# Escaping

As we’ve seen, a backslash “\” is used to denote character classes. So it’s a special character.

There are other special characters as well, that have special meaning in a regexp. They are used to do more powerful searches.

Here’s a full list of them: [ \ ^ $. | ? * + ( ). se the \ character to escape a character that has special meaning inside a regular expression. To automate it, you could use this: # RegExp The RegExp constructor creates a regular expression object for matching text with a pattern. Syntax for the flags • g: global match; find all matches rather than stopping after the first match • i: ignore case; if u flag is also enabled, use Unicode case folding • m: multiline; treat beginning and end characters (^ and$) as working over multiple lines (i.e., match the beginning or end of each line (delimited by \n or \r), not only the very beginning or end of the whole input string)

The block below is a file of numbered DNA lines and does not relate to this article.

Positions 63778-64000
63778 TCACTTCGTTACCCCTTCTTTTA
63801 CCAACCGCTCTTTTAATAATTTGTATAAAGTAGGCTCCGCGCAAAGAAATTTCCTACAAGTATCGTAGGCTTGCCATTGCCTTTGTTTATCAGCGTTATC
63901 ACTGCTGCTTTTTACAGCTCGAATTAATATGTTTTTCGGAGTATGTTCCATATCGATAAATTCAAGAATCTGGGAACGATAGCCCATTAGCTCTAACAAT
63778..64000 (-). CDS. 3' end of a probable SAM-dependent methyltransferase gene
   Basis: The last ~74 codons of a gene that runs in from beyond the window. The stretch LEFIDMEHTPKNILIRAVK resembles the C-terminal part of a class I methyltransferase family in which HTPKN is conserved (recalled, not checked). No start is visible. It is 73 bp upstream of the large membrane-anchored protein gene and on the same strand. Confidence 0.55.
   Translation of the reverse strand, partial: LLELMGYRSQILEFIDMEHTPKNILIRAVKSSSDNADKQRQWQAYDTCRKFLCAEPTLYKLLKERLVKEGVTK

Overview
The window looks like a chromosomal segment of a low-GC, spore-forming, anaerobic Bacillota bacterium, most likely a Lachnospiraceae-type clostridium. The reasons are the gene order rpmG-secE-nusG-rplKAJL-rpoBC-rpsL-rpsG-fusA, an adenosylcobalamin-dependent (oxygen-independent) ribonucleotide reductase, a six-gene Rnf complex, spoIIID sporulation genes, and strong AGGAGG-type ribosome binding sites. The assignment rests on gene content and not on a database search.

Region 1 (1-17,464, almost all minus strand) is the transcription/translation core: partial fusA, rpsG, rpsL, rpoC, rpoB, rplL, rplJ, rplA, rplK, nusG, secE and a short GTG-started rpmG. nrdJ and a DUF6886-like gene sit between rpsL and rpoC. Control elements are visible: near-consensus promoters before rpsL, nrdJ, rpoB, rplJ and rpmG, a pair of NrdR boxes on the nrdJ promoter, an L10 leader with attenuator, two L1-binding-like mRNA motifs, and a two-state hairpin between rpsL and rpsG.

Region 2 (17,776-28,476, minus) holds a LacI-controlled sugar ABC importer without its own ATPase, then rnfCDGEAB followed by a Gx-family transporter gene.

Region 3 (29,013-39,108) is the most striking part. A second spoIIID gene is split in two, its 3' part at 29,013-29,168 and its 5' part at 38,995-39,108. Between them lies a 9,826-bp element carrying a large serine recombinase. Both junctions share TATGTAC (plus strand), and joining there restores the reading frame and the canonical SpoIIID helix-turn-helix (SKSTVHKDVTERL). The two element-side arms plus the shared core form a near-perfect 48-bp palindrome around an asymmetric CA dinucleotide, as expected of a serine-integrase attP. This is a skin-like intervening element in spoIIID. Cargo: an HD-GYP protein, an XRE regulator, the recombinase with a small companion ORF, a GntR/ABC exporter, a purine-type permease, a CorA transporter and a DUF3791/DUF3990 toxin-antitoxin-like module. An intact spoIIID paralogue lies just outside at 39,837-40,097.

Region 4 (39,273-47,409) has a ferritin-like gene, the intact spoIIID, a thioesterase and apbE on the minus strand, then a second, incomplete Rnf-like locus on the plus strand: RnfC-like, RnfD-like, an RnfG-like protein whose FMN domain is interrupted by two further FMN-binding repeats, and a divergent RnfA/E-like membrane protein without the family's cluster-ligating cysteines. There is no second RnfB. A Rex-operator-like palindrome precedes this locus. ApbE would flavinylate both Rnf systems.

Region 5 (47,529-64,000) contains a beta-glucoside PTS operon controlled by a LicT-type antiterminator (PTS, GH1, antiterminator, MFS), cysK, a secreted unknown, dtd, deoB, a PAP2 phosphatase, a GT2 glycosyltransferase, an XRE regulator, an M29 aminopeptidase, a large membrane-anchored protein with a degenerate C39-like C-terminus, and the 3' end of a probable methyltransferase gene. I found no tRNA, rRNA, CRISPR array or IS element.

• u: Unicode; treat pattern as a sequence of Unicode code points
• y: sticky; matches only from the index indicated by the lastIndex property of this regular expression in the target string (and does not attempt to match from any later indexes).